January 18, 2010 at 10:00 pm #1764
Okay, so first, here’s my background in developing. When I cam home from my first semester of college with a 1.7 gpa, my parents basically said “no more.” My High School English teacher convinced me to be a substitute. After a few weeks of doing that, the photography teacher (who had never had me in class, in VA Engineering classes count as fine arts credits) asked the chemistry teacher how I was with chemistry. Then I got a crash course in developing and became a long-term sub for photography while the regular teacher dealt with her son’s medical problems that required several long trips to out-of-state hospitals. We used 35mm Tri-X and I have no idea which developer. That was nine years ago.
Yesterday, I developed my first rolls since then, and had some interesting, albeit unexpected side effects.
Film: Kodak TMax 400 (2 rolls, 120) Efke 100 (1 roll, 127)
Developer: Kodak D-76, 1+1 (I have very soft tap water)
Stopper: Ilford Ilfostop
Fixer: Kodak Fixer.
Temperatures were spot-on, the TMax was developed at 20C for 12.5 minutes (per the chart on the package of D-76). It came out with decent contrast, but the film was purple instead of clear, and when scanned at my usual 3200 dpi for film, had an appearance more like an oil painting. It wasn’t exactly grain, more like large smears of greytones. I have gotten TMax 400 back from my local(ish) prolab that was clear and had a grain so fine it was still sharp at max resolution with 3200 dpi.
The Efke was developed at 20c for 10 min (per the chart at digitaltruth.com). It came out with good contrast and clear film, but had the same oil-painting feel to it during scanning.
Being, for all intents and purposes, a noob in developing, there’s alot of potential variables here (and I do plan on experimenting a bit), but I was curious if someone could point me in the right direction for eliminating the purple haze and getting finer detail out of the film.January 18, 2010 at 11:18 pm #26364olavfParticipant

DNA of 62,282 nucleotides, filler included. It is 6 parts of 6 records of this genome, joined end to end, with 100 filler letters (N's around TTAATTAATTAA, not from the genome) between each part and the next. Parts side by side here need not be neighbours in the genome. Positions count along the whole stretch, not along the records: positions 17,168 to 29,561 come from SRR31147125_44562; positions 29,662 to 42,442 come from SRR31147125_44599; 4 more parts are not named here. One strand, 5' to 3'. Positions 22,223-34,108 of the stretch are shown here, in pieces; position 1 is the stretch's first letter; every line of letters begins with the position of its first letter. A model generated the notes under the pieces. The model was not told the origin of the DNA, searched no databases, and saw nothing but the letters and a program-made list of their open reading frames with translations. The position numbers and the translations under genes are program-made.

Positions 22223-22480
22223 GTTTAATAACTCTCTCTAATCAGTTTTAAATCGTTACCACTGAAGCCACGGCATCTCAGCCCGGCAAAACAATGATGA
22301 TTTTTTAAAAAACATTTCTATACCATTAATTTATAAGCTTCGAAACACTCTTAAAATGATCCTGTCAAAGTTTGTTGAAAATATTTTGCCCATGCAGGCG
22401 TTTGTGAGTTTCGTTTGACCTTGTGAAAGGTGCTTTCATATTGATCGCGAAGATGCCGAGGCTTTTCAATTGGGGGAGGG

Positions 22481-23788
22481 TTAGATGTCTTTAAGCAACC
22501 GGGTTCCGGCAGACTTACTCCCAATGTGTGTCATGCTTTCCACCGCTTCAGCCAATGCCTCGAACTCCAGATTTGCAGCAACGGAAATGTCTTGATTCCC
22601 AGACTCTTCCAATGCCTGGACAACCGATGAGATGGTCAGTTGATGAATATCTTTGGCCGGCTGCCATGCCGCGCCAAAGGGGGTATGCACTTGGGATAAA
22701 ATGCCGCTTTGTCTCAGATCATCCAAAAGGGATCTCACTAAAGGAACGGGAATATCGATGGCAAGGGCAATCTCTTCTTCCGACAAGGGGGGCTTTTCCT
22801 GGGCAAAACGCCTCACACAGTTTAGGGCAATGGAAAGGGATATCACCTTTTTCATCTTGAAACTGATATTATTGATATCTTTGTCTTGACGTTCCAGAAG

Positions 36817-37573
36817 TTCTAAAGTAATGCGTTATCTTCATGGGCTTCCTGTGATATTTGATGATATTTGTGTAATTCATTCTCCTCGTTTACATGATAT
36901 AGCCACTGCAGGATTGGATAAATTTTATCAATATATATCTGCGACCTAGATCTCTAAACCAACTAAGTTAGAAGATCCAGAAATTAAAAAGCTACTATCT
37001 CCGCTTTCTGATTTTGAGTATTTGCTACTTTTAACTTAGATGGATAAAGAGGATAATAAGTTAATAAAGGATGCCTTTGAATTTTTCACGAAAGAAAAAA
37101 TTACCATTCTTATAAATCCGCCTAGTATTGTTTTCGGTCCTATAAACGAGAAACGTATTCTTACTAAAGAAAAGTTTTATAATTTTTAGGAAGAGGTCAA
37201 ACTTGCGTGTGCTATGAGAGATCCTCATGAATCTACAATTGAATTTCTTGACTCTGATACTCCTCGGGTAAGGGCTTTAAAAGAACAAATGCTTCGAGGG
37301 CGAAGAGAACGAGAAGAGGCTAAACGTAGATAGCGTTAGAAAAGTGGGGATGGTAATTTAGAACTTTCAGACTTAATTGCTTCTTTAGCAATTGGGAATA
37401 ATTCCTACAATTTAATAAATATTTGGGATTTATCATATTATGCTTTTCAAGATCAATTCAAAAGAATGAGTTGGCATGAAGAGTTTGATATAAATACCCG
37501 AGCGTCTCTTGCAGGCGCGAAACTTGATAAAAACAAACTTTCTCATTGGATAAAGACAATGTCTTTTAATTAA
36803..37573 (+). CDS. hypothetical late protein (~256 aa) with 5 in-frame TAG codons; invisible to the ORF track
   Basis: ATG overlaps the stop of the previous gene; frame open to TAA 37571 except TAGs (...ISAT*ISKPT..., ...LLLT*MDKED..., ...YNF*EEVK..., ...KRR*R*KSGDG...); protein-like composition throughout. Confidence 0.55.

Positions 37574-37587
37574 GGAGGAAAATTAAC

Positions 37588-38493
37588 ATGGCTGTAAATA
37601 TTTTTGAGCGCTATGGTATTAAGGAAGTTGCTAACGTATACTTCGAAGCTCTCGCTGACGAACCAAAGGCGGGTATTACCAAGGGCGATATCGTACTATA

You probably had Jimi on in the background.
/sorry, my brief foray into developing was 20 years ago, and I never did it enough to actually learn the art.January 18, 2010 at 11:29 pm #26365
Entirely possible. The MP3 player was on shuffle.January 19, 2010 at 12:40 am #26366sleepingParticipant
The purple probably means the anti-halation layer wasn’t fully removed. I believe it’s the fixer that removes that (?) so maybe you’re not fixing long enough, or it’s used up?January 19, 2010 at 2:15 am #26367nobigdealParticipant
What sleeping said.
I believe a purple haze on 120 film means ya need more fix time. 120 usually has a bit of a purple trint anyway, but it I think it fades after a bit.
I would think your scan issues have more to do with your scanner settings than anything else. did you try different settings?January 19, 2010 at 4:49 am #26368
I might have to try the longer fix times on the next roll. The fixer package recommended 5-10 minutes, and I used six minutes for each with five seconds agitation every 30 seconds.
As far as the scanning, I’m using the same settings as with other medium formats (except after the first two, I switched to 1200 dpi). I also checked the film on a lightboard with a loupe, and it appears to be on the film itself like that. since my initial post, I have read mixed reviews about the D-76 so when it runs out, I may spring a few extra dollars for microdol or ilford or rollei developer.June 20, 2010 at 5:01 pm #26369ElsinoreKeymaster
IIRC, my Evil Photography Twin does an initial rinse with regular water before adding developer in an effort to get the anti-halation later rinsed off first.November 26, 2010 at 6:05 am #26370aprillove20Participant
Interesting thread and I agree with NoBigDeal ideas.
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